Geometric morphometrics as a tool for identifying emperor fish (Lethrinidae) larvae and juveniles

D. Ponton*, L. Carassou, S. Raillard, P. Borsa

*Corresponding author for this work

Research output: Contribution to journalArticlepeer-review

12 Citations (Scopus)


The aim of this study was to evaluate the efficiency of geometric morphometrics for describing the body shape of fish larvae and juveniles, and identifying them to species, in comparison with traditional linear measurements. Species of emperor fishes (Perciformes: Lethrinidae, genus Lethrinus) were chosen as the model group, as the late larval and early juvenile stages in this genus are particularly difficult to identify. Forty-five individuals of different species of Lethrinus were collected from the south-western lagoon of New Caledonia between May 2005 and March 2006. The individuals were first identified to species by their partial cytochrome-b gene sequence. They were then morphologically characterized using eight linear measurements and 23 landmarks recorded on digital photographs. Except for a small proportion of individuals, geometric morphometrics gave better results to distinguish the different species than linear measurements. A 'leave one out' approach confirmed the nearly total discrimination of recently settled Lethrinus genivittatus and Lethrinus nebulosus, whereas traditional identification keys failed to distinguish them. Therefore, geometric morphometrics is a promising tool for identifying fish larvae and juveniles to species. An effective approach would require building image databases of voucher specimens associated with their DNA barcodes. These images could be downloaded by the operator and processed with the specimens to be identified.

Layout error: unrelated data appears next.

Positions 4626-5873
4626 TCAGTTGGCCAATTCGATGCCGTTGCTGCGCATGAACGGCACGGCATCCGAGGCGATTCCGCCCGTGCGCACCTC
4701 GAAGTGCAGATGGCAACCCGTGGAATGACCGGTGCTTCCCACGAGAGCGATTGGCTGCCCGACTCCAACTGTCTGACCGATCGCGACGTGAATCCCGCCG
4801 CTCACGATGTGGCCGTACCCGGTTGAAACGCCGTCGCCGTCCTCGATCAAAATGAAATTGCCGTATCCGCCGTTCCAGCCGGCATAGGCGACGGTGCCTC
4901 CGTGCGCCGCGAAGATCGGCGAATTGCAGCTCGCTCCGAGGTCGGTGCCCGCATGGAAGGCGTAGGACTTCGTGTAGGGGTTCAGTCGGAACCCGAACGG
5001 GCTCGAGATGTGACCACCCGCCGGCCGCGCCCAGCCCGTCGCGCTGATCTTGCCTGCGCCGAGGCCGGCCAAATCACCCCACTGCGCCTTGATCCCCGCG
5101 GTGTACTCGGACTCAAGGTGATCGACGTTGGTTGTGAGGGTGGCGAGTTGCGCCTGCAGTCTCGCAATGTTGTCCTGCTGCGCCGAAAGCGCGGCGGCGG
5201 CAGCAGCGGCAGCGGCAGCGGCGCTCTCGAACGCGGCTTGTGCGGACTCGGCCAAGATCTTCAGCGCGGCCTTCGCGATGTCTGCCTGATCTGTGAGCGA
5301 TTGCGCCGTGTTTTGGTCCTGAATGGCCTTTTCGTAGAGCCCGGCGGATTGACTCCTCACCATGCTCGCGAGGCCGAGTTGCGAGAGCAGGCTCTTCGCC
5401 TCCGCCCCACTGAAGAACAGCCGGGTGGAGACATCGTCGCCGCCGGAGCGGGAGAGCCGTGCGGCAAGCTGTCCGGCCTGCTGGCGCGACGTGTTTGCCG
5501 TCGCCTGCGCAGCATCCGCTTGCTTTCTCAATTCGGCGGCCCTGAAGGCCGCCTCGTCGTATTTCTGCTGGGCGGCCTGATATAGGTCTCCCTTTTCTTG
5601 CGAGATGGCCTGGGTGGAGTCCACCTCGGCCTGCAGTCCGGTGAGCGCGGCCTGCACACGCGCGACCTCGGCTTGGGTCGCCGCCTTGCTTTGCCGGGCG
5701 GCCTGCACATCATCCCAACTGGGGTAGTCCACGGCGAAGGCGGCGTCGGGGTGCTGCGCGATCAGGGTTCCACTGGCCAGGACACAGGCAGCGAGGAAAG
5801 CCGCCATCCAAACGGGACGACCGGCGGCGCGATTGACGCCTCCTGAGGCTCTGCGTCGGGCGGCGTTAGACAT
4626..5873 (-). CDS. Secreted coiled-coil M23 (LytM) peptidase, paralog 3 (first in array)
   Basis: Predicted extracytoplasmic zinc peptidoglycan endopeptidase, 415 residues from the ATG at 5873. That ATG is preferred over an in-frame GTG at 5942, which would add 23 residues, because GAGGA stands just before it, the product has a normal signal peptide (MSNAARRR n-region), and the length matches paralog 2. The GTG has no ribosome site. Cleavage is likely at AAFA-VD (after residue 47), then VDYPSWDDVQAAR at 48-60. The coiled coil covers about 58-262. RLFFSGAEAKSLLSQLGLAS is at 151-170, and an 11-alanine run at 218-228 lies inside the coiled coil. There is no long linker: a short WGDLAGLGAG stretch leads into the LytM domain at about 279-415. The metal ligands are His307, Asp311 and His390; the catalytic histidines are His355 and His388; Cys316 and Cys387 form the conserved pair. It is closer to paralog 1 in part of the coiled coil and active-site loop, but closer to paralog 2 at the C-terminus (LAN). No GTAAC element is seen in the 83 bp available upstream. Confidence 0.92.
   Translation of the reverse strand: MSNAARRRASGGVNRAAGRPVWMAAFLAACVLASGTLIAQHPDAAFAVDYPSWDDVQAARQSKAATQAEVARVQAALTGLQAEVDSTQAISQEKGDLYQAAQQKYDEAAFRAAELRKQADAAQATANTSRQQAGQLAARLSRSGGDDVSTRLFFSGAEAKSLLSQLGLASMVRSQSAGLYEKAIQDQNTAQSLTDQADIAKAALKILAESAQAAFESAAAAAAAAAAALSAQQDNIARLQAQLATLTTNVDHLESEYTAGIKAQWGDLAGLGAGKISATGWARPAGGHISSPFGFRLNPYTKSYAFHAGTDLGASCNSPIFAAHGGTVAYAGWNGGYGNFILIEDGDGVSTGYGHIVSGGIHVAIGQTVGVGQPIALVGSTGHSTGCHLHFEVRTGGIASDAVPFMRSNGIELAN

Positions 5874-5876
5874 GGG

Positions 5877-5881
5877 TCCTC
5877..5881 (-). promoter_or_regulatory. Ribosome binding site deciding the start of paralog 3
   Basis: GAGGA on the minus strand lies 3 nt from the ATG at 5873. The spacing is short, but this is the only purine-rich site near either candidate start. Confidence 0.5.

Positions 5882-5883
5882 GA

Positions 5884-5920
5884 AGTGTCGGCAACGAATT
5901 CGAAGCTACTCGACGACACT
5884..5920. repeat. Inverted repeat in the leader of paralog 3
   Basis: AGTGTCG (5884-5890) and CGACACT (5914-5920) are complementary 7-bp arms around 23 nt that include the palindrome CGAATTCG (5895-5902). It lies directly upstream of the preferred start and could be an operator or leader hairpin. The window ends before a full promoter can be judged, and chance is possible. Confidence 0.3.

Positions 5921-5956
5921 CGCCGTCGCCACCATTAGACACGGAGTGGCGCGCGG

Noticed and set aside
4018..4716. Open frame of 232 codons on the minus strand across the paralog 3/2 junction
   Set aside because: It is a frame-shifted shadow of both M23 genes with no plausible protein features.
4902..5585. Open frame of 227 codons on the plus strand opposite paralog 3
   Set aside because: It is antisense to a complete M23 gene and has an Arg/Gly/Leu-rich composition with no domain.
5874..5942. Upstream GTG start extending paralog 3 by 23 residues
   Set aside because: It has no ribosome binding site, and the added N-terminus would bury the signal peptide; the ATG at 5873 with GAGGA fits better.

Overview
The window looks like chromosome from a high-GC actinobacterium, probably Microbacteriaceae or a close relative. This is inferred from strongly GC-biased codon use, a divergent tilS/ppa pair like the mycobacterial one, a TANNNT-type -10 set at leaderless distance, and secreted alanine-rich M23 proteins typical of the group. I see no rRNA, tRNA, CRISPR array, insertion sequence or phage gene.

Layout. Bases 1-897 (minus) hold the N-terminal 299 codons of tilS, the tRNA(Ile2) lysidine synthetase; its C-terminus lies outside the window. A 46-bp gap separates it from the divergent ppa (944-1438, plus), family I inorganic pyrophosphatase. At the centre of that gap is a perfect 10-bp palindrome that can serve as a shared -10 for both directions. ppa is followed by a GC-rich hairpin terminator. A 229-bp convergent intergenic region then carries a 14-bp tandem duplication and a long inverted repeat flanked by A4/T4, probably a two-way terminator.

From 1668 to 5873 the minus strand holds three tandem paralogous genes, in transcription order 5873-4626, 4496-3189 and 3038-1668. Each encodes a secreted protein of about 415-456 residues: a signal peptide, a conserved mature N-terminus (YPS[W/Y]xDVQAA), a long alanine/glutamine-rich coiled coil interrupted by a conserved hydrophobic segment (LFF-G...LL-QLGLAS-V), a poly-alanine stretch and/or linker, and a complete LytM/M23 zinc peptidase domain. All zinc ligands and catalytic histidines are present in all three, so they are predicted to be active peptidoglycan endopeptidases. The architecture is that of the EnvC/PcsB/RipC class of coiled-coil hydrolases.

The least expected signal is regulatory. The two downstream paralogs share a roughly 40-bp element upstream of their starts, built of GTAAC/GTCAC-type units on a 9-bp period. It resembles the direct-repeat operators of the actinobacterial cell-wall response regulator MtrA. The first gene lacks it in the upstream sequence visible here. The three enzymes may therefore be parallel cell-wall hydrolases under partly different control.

Original languageEnglish
Pages (from-to)14-27
Number of pages14
JournalJournal of Fish Biology
Issue number1
Publication statusPublished - Jul 2013
Externally publishedYes


  • Lethrinus
  • body shape
  • landmark collection
  • species identification

ASJC Scopus subject areas

  • Ecology, Evolution, Behavior and Systematics
  • Aquatic Science


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